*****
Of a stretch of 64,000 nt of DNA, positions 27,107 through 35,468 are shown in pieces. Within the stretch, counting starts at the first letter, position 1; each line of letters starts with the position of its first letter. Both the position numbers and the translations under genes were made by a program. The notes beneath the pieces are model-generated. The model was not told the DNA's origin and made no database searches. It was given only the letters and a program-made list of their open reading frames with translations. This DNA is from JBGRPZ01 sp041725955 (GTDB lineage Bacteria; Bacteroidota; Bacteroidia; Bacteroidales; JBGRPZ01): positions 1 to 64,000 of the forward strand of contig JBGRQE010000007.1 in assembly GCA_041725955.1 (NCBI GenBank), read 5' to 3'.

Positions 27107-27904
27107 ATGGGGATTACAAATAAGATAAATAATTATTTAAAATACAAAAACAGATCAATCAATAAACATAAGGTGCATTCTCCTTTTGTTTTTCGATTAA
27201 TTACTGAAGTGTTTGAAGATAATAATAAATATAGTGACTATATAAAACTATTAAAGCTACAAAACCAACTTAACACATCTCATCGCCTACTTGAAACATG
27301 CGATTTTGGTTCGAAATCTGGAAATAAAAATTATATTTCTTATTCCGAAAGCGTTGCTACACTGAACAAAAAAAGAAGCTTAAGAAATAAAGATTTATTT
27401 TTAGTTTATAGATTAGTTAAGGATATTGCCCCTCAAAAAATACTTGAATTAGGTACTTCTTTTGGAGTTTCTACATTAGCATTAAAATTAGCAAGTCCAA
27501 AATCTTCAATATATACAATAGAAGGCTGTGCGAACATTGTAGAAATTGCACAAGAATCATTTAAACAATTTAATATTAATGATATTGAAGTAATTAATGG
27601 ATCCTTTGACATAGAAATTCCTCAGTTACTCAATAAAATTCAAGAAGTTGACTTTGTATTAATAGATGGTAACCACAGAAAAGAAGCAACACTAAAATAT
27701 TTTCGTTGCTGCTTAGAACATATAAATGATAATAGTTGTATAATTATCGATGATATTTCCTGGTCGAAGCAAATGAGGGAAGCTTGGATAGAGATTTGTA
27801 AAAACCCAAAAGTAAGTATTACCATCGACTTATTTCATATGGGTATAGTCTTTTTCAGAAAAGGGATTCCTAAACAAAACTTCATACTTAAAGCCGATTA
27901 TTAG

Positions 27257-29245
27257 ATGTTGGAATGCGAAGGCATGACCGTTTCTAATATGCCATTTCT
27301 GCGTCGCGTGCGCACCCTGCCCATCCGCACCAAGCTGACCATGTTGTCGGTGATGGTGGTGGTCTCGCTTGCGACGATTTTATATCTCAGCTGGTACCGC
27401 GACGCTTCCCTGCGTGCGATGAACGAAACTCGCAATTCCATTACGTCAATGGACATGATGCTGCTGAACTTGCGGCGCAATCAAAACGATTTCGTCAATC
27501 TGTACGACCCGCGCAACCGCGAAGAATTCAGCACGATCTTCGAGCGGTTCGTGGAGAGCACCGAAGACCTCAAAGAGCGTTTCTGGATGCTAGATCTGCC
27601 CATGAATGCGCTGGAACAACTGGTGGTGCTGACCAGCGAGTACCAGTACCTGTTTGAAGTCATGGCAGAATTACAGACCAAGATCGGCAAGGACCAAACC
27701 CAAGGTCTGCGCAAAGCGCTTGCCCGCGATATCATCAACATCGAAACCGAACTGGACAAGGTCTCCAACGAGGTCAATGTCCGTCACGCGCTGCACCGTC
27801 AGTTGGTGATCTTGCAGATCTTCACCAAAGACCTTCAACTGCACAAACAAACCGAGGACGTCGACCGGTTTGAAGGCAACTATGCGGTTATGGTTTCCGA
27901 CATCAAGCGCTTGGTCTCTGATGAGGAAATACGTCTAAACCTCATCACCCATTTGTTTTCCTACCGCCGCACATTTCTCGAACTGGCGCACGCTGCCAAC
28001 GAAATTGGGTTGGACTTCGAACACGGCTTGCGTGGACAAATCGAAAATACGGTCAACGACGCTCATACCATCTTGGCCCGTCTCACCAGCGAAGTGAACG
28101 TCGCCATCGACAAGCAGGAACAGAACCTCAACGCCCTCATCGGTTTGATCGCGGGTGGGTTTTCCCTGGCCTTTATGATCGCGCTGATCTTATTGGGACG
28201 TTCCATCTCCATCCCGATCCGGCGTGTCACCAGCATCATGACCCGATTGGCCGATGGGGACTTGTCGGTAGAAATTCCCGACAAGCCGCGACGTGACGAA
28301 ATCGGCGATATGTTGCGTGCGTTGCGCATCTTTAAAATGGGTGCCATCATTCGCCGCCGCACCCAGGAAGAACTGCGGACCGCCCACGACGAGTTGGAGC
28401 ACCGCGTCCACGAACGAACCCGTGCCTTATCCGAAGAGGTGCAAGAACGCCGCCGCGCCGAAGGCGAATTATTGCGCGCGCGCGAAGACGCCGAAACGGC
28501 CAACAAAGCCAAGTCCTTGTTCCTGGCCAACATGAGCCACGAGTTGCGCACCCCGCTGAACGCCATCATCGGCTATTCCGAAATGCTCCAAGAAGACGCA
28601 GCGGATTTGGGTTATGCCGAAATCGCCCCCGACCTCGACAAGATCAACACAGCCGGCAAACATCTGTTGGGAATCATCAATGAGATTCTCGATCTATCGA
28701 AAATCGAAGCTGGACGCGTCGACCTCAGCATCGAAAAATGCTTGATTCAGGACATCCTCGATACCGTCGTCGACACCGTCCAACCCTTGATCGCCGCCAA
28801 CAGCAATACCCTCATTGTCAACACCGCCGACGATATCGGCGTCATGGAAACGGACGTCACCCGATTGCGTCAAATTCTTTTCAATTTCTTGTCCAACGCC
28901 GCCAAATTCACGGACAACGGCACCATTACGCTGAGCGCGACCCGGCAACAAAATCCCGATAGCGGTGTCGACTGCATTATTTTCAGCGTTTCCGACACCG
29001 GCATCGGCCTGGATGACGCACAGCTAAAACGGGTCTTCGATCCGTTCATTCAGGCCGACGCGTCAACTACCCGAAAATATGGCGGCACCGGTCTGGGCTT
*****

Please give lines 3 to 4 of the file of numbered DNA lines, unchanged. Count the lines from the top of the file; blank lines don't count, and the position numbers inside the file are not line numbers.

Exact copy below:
27107 ATGGGGATTACAAATAAGATAAATAATTATTTAAAATACAAAAACAGATCAATCAATAAACATAAGGTGCATTCTCCTTTTGTTTTTCGATTAA
27201 TTACTGAAGTGTTTGAAGATAATAATAAATATAGTGACTATATAAAACTATTAAAGCTACAAAACCAACTTAACACATCTCATCGCCTACTTGAAACATG